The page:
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Yields strong in most UK areas as supply of rental stock falls

Rents continued to rise year-on-year in March while the number of homes available to let fell, according to the latest data from Home.co.uk. 

Figures from the property website reveal that the supply of rental housing stock on letting agents’ books fell by 15% in March compared with the same month last year. 

The lack of available homes for renters is particularly pronounced in London, where the supply of newly available properties is down 21% year-on-year, taking the three-year decline in the capital’s rental stock to 51%.


The drop in the number of homes to let has placed upward pressure on rental values, with the average rent for a two-bedroomed property increasing between March 2019 and March 2020 in all regions except East Anglia, where it has remained the same at £850 per calendar month. 

In Greater London, the average monthly rent off a two-bedroomed property in the six months to March 2019 compared to the six months to March 2020 rose from £1,695 to £1,755.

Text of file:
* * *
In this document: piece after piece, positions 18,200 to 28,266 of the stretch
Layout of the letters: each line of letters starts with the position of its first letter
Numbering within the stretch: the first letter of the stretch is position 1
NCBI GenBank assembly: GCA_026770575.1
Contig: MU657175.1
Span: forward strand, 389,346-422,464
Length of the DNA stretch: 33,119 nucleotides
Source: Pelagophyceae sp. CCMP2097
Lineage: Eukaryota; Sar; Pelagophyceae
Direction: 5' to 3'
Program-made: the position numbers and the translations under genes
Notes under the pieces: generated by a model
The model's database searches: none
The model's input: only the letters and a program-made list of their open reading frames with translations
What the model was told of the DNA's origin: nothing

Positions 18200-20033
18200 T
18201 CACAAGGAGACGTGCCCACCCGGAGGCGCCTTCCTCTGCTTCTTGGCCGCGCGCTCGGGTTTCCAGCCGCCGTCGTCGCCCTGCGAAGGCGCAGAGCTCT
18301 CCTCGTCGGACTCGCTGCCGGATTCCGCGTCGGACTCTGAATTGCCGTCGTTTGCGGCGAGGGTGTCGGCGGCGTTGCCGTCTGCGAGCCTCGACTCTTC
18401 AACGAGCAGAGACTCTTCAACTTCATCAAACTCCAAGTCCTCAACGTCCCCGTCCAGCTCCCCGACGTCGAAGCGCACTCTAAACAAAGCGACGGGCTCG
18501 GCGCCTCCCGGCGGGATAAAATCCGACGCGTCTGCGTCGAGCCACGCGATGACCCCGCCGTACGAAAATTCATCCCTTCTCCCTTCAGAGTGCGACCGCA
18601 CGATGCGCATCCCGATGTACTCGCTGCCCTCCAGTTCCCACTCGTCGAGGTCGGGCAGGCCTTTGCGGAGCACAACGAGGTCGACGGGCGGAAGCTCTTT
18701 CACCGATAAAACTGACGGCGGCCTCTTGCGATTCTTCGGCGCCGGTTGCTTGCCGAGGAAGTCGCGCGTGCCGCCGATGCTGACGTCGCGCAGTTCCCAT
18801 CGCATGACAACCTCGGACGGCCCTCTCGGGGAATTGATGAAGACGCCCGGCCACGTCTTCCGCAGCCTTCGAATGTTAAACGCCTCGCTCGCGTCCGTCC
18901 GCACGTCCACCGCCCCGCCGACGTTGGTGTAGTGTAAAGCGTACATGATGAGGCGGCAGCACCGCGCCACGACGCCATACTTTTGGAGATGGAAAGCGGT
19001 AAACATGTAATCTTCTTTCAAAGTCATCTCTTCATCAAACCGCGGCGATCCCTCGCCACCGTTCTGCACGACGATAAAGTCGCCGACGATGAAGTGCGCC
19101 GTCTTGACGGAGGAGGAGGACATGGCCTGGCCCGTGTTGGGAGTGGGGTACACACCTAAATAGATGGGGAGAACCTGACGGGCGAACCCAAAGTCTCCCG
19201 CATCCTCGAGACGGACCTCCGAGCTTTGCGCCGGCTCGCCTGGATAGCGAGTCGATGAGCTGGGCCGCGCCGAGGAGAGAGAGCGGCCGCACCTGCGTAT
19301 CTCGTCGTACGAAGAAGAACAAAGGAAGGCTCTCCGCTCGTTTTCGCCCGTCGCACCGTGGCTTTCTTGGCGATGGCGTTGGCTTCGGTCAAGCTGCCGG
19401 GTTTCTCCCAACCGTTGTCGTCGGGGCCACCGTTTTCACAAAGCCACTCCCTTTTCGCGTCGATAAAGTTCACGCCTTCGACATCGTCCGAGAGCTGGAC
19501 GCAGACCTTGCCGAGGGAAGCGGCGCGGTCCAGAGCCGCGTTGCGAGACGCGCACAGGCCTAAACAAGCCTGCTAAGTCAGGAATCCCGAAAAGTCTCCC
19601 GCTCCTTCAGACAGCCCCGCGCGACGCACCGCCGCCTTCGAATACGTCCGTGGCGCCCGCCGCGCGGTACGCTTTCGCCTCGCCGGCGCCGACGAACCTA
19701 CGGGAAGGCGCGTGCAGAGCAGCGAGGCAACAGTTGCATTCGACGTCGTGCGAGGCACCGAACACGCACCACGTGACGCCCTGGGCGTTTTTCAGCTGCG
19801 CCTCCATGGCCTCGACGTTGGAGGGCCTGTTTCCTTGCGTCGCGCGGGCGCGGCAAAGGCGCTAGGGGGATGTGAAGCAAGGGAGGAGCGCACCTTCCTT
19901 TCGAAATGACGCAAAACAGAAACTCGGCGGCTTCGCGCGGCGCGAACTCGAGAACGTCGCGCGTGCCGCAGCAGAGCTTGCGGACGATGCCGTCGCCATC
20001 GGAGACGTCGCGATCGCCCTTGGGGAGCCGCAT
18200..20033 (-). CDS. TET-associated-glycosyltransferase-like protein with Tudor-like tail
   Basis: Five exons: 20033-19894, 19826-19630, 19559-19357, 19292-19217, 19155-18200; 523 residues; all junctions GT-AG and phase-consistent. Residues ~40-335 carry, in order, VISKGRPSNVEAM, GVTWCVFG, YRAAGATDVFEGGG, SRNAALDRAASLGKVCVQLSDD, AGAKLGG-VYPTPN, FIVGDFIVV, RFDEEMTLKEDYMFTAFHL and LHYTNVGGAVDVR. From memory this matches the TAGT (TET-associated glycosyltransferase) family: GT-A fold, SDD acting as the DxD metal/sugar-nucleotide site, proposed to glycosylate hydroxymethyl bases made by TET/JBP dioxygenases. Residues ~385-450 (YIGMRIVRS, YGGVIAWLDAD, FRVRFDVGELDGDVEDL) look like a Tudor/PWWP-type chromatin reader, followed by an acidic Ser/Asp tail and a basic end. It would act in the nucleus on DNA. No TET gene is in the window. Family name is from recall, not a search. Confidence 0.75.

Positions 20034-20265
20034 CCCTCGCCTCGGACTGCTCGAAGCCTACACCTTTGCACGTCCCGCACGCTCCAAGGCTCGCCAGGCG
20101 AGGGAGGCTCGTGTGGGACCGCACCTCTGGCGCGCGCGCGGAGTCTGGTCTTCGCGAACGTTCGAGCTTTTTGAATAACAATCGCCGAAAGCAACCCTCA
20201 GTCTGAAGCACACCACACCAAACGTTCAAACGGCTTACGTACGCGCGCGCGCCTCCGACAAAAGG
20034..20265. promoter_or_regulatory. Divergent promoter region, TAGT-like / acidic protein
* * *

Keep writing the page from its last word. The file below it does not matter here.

Over the corresponding period, the same property type saw rents increase in the South East from £950 per calendar month (pcm) to £975pcm; in the East Midlands, Scotland and Wales from £600pcm to £625pcm; from £485pcm to £495pcm in the North East; from £535pcm to £550pcm in Northern Ireland; and from £593pcm to £600pcm in the North West.

Elsewhere, the increase was £550pcm to £575pcm in Yorkshire and Humber; from £650pcm to £675pcm in the West Midlands; and from £750pcm  to £775pcm in the South West.

Growth in rents means that landlords in many regions are seeing their rental yields increase or remain high. 

From March 2019 to March 2020, the average rental yield rose in five regions: in Yorkshire and Humber from 5.3% to 5.4%; in the South West from 4.6% to 4.7%; in the East Midlands from 5.1% to 5.2%; in the North East from 6.1% to 6.3%; and in Wales from 5.7% to 5.8%. 

Yields have remained the same over the last year in the West Midlands at 5.4%, while rental returns remain high in the following regions despite slight decreases: in Greater London from 5.1% to 5%; in Northern Ireland from 6.8% to 6.6%; in the North West from 5.9% to 5.8%; in the South East from 4.6% to 4.5%; in East Anglia from 4.5% to 4.4%; and in Scotland from 6.7% to 6.5%.

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